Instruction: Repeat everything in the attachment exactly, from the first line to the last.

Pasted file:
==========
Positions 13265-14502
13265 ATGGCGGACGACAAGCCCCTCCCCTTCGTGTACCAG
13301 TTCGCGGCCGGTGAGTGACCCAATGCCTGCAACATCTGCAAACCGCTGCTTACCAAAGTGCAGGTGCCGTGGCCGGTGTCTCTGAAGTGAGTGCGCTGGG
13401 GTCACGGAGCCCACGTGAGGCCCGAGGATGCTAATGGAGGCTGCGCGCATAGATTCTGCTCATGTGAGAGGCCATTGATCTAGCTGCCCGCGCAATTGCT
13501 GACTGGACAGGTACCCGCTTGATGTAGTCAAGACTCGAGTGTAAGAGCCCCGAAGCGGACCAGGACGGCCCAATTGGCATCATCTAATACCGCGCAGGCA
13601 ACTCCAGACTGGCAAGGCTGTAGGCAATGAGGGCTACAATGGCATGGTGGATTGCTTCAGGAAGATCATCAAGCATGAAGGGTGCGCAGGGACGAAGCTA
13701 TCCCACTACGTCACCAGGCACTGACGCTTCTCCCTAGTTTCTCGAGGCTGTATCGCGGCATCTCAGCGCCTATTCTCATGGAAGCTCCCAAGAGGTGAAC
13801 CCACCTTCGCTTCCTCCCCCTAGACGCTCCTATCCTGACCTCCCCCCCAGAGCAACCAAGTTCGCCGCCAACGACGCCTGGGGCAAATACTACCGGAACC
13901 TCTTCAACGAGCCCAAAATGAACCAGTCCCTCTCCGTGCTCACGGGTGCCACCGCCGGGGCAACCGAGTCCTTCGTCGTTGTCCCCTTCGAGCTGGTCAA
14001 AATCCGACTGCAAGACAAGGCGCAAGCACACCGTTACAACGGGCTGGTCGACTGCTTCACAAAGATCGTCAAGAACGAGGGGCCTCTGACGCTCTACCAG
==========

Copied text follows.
Positions 13265-14502
13265 ATGGCGGACGACAAGCCCCTCCCCTTCGTGTACCAG
13301 TTCGCGGCCGGTGAGTGACCCAATGCCTGCAACATCTGCAAACCGCTGCTTACCAAAGTGCAGGTGCCGTGGCCGGTGTCTCTGAAGTGAGTGCGCTGGG
13401 GTCACGGAGCCCACGTGAGGCCCGAGGATGCTAATGGAGGCTGCGCGCATAGATTCTGCTCATGTGAGAGGCCATTGATCTAGCTGCCCGCGCAATTGCT
13501 GACTGGACAGGTACCCGCTTGATGTAGTCAAGACTCGAGTGTAAGAGCCCCGAAGCGGACCAGGACGGCCCAATTGGCATCATCTAATACCGCGCAGGCA
13601 ACTCCAGACTGGCAAGGCTGTAGGCAATGAGGGCTACAATGGCATGGTGGATTGCTTCAGGAAGATCATCAAGCATGAAGGGTGCGCAGGGACGAAGCTA
13701 TCCCACTACGTCACCAGGCACTGACGCTTCTCCCTAGTTTCTCGAGGCTGTATCGCGGCATCTCAGCGCCTATTCTCATGGAAGCTCCCAAGAGGTGAAC
13801 CCACCTTCGCTTCCTCCCCCTAGACGCTCCTATCCTGACCTCCCCCCCAGAGCAACCAAGTTCGCCGCCAACGACGCCTGGGGCAAATACTACCGGAACC
13901 TCTTCAACGAGCCCAAAATGAACCAGTCCCTCTCCGTGCTCACGGGTGCCACCGCCGGGGCAACCGAGTCCTTCGTCGTTGTCCCCTTCGAGCTGGTCAA
14001 AATCCGACTGCAAGACAAGGCGCAAGCACACCGTTACAACGGGCTGGTCGACTGCTTCACAAAGATCGTCAAGAACGAGGGGCCTCTGACGCTCTACCAG